A Political Economy of Social Discrimination

42 Pages Posted: 18 Jun 2019 Last revised: 2 May 2022

See all articles by Torun Dewan

Torun Dewan

London School of Economics & Political Science (LSE) - Department of Government

Stephane Wolton

London School of Economics & Political Science (LSE) - Department of Government

Date Written: June 1, 2019

Abstract

This paper studies the causes and consequences of social discrimination. We consider a labor market in which payoff-irrelevant identity traits serve as a focal point in hiring decisions. We show that social expectations about behavior can sustain a fully segregated labor markets in which workers with minority traits experience higher unemployment, longer unemployment spells, and lower wages and minority-owned firms are less productive than their majority counterparts. We also consider under which conditions social discrimination arises in equilibrium as the outcomes of electoral competition via the implementation of symbolic policies, such as burqa ban and minaret ban, which raises the saliency of certain social traits. We further highlight that the implementation of symbolic policies is always associated with less redistribution and lower taxation. We discuss several policy recommendations to limit the possibility of social discrimination arising.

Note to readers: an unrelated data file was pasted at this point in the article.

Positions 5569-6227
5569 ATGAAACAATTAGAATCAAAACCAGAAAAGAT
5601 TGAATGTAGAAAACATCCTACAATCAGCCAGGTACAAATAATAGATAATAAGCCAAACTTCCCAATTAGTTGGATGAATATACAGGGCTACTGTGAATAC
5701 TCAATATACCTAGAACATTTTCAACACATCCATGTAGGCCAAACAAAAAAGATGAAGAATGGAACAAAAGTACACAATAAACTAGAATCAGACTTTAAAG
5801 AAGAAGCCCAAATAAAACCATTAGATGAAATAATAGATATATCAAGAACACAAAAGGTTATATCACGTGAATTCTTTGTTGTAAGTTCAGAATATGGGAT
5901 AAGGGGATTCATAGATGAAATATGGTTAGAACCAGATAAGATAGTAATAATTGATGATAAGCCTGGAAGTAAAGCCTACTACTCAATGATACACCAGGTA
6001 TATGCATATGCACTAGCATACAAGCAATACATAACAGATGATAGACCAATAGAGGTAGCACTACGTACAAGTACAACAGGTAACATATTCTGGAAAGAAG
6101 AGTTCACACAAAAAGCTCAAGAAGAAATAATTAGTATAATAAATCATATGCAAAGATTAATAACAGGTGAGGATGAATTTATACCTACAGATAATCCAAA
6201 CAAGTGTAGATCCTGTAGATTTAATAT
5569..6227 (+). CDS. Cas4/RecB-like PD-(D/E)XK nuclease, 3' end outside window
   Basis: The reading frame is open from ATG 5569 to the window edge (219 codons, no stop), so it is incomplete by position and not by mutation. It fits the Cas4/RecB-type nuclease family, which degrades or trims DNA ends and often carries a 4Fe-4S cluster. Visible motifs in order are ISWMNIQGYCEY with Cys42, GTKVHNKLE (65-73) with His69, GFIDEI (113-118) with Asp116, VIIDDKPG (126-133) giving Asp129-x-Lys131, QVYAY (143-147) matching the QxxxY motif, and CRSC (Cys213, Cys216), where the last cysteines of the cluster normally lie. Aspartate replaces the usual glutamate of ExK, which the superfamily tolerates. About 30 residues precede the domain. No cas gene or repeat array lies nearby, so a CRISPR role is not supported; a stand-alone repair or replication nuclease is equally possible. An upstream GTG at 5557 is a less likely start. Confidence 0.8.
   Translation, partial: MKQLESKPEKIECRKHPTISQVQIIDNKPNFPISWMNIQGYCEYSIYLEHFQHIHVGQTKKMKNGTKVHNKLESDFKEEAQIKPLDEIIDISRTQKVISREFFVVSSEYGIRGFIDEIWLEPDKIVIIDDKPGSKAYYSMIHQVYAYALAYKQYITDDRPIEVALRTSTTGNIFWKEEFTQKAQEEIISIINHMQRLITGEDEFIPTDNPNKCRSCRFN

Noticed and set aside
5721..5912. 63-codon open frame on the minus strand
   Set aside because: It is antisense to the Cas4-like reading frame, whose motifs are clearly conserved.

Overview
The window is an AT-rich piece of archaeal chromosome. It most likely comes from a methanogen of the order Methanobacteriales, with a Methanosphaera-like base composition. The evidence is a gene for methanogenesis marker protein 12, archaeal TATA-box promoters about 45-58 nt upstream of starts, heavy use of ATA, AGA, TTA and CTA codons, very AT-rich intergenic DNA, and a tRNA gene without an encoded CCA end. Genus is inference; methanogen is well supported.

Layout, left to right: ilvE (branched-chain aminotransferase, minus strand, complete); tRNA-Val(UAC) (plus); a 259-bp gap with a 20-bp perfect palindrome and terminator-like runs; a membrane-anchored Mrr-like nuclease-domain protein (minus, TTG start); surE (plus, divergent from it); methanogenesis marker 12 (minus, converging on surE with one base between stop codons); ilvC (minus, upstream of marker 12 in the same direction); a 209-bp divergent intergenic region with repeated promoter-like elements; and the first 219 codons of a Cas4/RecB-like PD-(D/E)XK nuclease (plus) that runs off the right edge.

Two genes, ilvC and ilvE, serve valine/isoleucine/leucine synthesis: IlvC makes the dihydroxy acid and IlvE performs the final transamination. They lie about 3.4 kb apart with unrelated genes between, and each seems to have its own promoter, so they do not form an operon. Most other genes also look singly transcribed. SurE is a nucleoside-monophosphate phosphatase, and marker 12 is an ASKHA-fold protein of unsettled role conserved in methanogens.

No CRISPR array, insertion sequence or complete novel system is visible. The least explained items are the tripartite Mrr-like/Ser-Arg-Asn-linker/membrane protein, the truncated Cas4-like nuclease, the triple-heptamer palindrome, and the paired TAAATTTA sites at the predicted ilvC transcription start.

Keywords: Unemployment, Productivity, Redistribution, Identity Politics, Populism, Burqa, Minority

JEL Classification: D70, J71, J78, J60, J64

Suggested Citation

Dewan, Torun and Wolton, Stephane, A Political Economy of Social Discrimination (June 1, 2019). Available at SSRN: https://ssrn.com/abstract=3397918 or http://dx.doi.org/10.2139/ssrn.3397918

Torun Dewan

London School of Economics & Political Science (LSE) - Department of Government ( email )

Northampton NN7 1NE
United Kingdom

Stephane Wolton (Contact Author)

London School of Economics & Political Science (LSE) - Department of Government ( email )

Houghton Street
London, WC2A 2AE
United Kingdom

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